I felt slightly nauseous just then. I wasn’t like some women, obsessed with animal welfare to the exclusion of the people around them, but we had a cat, my men and I, and he was part of the family. Even though I hadn’t had pets before, the presence of Fritz felt utterly natural to me. The idea of using a pet animal to prove how big a dick you had disturbed me, and if this was dogs rather than that other type of cock, it could turn out a really shitty case.

Dancing to a New Beat 55

There was no real reason to spend any more time with Elaine, and despite the fact that the Barracloughs had followed Annie’s lead in setting up a raft of tents in the back garden, the house was absolutely groaning at the seams. Blake and I still had our responsibilities to paid employment to fulfil, and to be honest, the more I watched Elaine and Siân locking soppy eyes with their children, the more I missed my own boy.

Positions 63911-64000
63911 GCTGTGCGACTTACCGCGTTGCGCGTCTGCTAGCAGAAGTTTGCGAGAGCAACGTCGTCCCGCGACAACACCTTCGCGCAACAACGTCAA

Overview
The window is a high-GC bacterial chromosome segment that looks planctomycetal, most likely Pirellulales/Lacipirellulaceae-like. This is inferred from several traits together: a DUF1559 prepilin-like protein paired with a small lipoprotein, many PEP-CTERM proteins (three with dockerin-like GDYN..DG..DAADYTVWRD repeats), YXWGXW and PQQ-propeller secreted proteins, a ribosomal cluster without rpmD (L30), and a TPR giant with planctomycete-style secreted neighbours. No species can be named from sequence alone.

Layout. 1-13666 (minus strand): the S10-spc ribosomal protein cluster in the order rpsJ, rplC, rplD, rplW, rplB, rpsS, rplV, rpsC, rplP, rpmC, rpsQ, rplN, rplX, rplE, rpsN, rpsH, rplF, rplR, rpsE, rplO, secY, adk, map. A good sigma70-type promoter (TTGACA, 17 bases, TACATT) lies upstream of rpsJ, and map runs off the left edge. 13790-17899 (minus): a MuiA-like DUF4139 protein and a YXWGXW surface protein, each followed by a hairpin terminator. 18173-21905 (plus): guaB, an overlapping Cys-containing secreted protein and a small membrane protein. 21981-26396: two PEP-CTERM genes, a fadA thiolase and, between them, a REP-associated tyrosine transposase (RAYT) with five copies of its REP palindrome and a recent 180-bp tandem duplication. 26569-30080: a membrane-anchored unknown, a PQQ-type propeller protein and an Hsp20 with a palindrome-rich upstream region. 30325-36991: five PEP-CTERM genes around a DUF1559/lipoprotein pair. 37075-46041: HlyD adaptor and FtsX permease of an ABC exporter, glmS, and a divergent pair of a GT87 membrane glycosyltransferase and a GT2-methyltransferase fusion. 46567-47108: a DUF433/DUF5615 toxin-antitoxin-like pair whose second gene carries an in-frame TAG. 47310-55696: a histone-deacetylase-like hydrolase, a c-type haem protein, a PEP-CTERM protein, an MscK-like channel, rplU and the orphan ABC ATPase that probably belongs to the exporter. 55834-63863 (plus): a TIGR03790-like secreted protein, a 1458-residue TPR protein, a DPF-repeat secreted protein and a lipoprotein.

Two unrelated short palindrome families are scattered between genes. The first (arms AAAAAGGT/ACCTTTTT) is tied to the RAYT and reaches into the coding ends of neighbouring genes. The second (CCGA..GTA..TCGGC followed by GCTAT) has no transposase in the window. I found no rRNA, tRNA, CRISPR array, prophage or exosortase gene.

Dancing to a New Beat 54

Both women looked drained, and Elaine was still giving little flickers of confusion to my Police, Professional eye. I remembered her apparent obsession with ‘three suspects’ when we were dangling poor Chris in front of that gang, and I flashed a glance at Sioned, who gave the slightest of headshakes.

Dancing to a New Beat 53

It was an awkward time for a few days. It wasn’t that Elaine’s family made Blake and me feel unwelcome, though. Far from it: we were enfolded in their family like something out of a bad Star Trek film. Twm had returned much later than Eric, and Sarah simply ignored him when he claimed not to be hungry, making a small dent in our breakfast supplies. I conveyed the news to my own mother after Twm had played proud grandfather. He had been adamant.